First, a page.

• “The sweeping overhaul of the US tax system signed into law by President Donald Trump just before Christmas cut the main rate for corporations sharply, but will still mean higher bills for some businesses because it sets limits on deductions for interest payments.”
  • “The new law will put pressure on heavily indebted companies to reduce their borrowings, and could push over-burdened companies into steeper decline if their earnings fall.”
  • “Companies in industries including oil and gas, coal mining, casinos and trucking are among those likely to be most affected, according to Greensill Capital, a trade finance firm.”

WSJ – Daily Shot: Brent Crude 1/15


WSJ – Trouble Ahead for the Treasury Market – Justin Lahart 1/15

  • “Inflation, less central bank bond buying, an increase in supply – there are plenty of reasons for Treasury yields to go a lot higher this year.”


Bloomberg Gadfly – Can Hedge Funds Handle a Bitcoin Bust? – Lionel Laurent 1/16

MarketWatch – Bitcoin tumbles to 6-week low as top cryptocurrencies all sell off – Victor Reklaitis 1/16

TechCrunch – Researchers find that one person likely drove Bitcoin from $150 to $1,000 – John Biggs 1/15

  • “Researchers Neil Gandal, JT Hamrick, Tyler Moore, and Tali Oberman have written a fascinating paper on Bitcoin price manipulation. Entitled ‘Price Manipulation in the Bitcoin Ecosystem’ and appearing in the recent issue of the Journal of Monetary Economics the paper describes to what degree the Bitcoin ecosystem is controlled by bad actors.”
  • “The manipulation happened primarily via two bots, Markus and Willy, that seemed to be performing valid trades but did not actually own the bitcoin they were using. During the Mt. Gox hack a number of these bots were able to create fake trades and make off with millions while manipulating the price of BTC.”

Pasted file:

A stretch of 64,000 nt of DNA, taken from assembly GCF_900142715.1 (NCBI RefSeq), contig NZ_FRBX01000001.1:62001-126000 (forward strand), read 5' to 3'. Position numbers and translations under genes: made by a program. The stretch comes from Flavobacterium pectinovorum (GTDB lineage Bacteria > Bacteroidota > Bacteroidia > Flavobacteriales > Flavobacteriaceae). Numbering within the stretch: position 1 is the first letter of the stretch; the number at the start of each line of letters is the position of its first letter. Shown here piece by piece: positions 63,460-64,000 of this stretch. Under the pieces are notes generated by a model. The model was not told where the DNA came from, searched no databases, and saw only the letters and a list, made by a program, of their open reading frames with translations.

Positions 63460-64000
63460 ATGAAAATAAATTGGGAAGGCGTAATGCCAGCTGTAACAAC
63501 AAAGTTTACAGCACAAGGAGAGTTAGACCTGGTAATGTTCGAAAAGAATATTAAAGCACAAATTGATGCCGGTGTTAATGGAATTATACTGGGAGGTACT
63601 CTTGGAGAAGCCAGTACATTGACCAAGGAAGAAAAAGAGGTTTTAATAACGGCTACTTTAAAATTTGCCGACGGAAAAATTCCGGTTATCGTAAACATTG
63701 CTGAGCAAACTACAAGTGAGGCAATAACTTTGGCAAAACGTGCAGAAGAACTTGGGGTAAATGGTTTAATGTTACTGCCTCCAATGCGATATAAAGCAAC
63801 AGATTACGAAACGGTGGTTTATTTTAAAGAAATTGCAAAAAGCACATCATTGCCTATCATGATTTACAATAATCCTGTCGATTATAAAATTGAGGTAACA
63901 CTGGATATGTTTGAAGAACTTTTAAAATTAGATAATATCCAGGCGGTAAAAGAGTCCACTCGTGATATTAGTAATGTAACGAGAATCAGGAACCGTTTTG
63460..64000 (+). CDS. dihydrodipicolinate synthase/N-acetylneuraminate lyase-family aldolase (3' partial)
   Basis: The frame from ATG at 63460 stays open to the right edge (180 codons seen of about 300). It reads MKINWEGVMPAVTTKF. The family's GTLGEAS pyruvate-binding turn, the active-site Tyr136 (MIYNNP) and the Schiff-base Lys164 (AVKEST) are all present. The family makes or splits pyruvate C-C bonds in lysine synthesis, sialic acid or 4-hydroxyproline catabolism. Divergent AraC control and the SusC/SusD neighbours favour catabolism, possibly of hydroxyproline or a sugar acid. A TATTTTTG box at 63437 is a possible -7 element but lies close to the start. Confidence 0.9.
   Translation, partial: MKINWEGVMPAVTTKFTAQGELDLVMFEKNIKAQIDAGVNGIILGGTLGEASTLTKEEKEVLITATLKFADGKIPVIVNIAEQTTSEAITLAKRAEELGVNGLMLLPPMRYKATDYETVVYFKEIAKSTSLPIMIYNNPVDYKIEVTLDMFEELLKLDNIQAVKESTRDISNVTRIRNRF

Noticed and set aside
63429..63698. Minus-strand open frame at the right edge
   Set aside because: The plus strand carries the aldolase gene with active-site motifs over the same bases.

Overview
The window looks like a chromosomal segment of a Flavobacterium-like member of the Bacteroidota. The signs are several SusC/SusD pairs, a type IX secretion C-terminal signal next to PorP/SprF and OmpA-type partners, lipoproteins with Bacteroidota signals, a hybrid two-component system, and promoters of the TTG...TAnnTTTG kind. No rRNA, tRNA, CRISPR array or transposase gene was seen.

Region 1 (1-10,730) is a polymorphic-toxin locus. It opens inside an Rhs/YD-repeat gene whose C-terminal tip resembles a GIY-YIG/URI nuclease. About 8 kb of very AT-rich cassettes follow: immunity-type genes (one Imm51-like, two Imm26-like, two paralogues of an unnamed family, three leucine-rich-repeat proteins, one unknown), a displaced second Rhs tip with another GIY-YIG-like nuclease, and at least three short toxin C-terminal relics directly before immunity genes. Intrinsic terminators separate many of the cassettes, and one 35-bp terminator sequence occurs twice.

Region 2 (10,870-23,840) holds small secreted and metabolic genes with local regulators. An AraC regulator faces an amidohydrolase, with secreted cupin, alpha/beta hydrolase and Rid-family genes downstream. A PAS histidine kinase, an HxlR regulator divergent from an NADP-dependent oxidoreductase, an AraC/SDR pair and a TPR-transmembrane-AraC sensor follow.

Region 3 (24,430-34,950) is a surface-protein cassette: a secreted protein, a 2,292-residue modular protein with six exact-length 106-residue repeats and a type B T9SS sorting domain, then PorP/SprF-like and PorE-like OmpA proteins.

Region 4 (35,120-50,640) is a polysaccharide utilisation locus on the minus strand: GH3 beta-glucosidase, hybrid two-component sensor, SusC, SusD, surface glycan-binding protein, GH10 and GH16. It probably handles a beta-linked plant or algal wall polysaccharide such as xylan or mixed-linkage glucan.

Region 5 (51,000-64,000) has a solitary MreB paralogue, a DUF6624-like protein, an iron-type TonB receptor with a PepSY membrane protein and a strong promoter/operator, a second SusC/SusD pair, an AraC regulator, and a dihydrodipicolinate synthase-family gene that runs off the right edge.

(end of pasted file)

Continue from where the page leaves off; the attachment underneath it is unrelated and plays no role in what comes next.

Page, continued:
• “’As mainstream finance invests in cryptocurrency assets and as countries take steps toward legalizing bitcoin as a payment system (as Japan did in April 2017), it is important to understand how susceptible cryptocurrency markets are to manipulation. Our study provides a first examination,’ write the researchers.”

Environment / Science

South China Morning Post – China builds ‘world’s biggest air purifier’ (and it seems to be working) – Stephen Chen 1/16

  • “A 100-meter (328-foot) high air purification tower in Xian in Shaanxi province has helped reduce smog levels in the city, preliminary results suggest.”
  • “The head of the research, Cao Junji, said improvements in air quality had been observed over an area of 10 square kilometers (3.86 square miles) in the city over the past few months and the tower has managed to produce more than 10 million cubic meters (353 million cubic feet) of clean air a day since its launch. Cao added that on severely polluted days the tower was able to reduce smog close to moderate levels.”
  • “The experimental facility in Xian is a scaled-down version of a much bigger smog tower that Cao and his colleagues hope to build in other cities in China in the future.”
  • “A full-sized tower would reach 500 meters (1,640 feet) high with a diameter of 200 meters (656 feet), according to a patent application they filed in 2014.”
  • “The size of the greenhouses could cover nearly 30 square kilometers (11.6 square miles) and the plant would be powerful enough to purify the air for a small sized city.”


FT – China disrupts global companies’ web access as censorship bites – Yuan Yang and Lucy Hornby 1/16

  • “China is plugging the last holes in its ‘Great Firewall’ internet censorship apparatus, hampering global groups’ ability to operate in the country.”